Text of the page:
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Very good as a hack'n'slash, very shallow as an RPG
To get it immediately out of the way: I like Oblivion, and I think it's a good game.

It has very good gameplay that keeps you entertained for many hours, and has plenty of various things to accomplish that are sure to keep you occupied. The world is a joy to explore, the combat is simple and easy to master, and the questlines are interesting.

However, the game's problem is that it claims to be an RPG. And as an RPG, it fails miserably. In fact, I think that it was actually intended from the get go to be a hack'n'slash instead. Why?

First off, there's lots, and I mean LOTS of combat. The game is literally built around combat. Almost everything you do ends in combat. Item stats and monster stats are built in a way reminiscent of Diablo series. You cannot make your way through the wilderness without coming across enemies every few steps (if you leave the roads, that is). There are countless dungeons across the entire world filled to the brim with enemies and randomly generated loot. Even the widely-reviled level-scalling is clearly intended to resemble Diablo series in that the further you go, the stronger the enemies get - the only difference being that here, they get stronger even in places you already visited.

On top of that, all the dialogue and quests are obviously watered down because of the game's reliance on combat. Almost every single quest involves unavoidable combat, and almost every quest is linear, rarely offering choices that actually matter. Some of the ideas feel half-baked because of it, like for example the Arena: you have almost nobody to talk to, and besides the single quest from the local Grand Champion, all you can do is just keep fighting new waves of personality-devoid NPCs until you become the Grand Champion. And you can't even choose to join the Yellow Team - it's always the Blue Team, because the game says so. If the game allowed you to talk with the Yellow Team, or even had some possibilities for shady practices, like staged matches where powerful people bet their money, THAT would have been interesting!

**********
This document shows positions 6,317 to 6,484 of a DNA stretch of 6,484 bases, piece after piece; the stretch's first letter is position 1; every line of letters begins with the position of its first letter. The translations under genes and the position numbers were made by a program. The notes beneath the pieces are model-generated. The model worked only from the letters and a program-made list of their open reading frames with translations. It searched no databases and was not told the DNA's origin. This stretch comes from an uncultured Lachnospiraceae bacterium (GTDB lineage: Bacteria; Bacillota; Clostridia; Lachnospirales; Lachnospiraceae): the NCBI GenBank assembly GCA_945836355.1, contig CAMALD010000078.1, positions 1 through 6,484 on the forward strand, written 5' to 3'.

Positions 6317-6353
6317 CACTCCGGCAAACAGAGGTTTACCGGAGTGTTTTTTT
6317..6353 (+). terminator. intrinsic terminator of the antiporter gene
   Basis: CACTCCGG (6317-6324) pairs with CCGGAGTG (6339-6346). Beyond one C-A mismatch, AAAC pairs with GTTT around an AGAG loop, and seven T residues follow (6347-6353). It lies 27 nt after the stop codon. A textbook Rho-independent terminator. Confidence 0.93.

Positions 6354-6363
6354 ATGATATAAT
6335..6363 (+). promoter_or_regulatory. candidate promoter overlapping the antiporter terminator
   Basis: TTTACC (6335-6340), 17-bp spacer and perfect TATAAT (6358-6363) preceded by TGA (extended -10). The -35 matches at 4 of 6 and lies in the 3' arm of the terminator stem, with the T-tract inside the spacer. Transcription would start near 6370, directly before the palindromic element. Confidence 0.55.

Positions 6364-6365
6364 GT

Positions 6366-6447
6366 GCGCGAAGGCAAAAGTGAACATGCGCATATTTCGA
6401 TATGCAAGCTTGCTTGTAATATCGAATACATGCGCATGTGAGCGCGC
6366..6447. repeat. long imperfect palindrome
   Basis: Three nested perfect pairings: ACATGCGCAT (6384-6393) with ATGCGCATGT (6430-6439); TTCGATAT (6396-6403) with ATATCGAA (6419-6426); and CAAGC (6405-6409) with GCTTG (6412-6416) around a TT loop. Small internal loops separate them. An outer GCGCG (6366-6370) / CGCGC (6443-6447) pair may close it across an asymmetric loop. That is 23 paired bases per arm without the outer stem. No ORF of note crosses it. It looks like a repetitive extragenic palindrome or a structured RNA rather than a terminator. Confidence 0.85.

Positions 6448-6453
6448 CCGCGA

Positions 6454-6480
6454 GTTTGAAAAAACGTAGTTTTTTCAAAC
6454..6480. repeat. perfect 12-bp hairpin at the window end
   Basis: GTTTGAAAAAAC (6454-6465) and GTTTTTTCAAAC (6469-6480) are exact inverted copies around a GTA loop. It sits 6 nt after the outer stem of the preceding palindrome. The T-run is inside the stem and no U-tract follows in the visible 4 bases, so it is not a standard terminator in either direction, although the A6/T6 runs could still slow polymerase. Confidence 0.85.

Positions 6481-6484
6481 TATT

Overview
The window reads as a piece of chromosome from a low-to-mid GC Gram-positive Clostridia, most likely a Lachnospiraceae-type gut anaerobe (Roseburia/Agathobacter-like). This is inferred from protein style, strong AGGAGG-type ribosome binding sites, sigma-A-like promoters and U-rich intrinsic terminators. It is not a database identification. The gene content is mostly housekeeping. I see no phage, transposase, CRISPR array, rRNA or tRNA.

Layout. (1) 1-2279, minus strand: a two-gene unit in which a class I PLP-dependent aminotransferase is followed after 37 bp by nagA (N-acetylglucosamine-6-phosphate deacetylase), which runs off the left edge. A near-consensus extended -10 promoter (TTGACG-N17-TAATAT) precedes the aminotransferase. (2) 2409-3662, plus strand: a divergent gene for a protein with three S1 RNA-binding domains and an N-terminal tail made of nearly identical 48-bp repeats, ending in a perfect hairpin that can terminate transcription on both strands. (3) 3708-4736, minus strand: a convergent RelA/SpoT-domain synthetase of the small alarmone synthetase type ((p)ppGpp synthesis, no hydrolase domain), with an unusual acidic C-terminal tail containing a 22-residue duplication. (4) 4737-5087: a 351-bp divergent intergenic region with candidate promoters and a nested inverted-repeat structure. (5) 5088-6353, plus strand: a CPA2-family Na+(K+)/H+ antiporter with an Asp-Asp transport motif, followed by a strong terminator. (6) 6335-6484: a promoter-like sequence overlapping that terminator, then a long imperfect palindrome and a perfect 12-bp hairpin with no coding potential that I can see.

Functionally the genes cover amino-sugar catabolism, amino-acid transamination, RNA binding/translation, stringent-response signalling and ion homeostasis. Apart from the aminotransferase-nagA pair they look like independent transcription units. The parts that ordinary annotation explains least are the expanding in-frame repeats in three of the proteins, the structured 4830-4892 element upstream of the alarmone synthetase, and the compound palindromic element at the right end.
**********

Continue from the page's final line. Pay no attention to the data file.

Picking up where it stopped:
But nope. Just combat, with next to no actual personalities to be found. This reflects the rest of the game quite well, sadly. Granted, there are a few genuinely developed NPCs out there, but still.

It's a shame, really, since the game had such potential to be much deeper than that...
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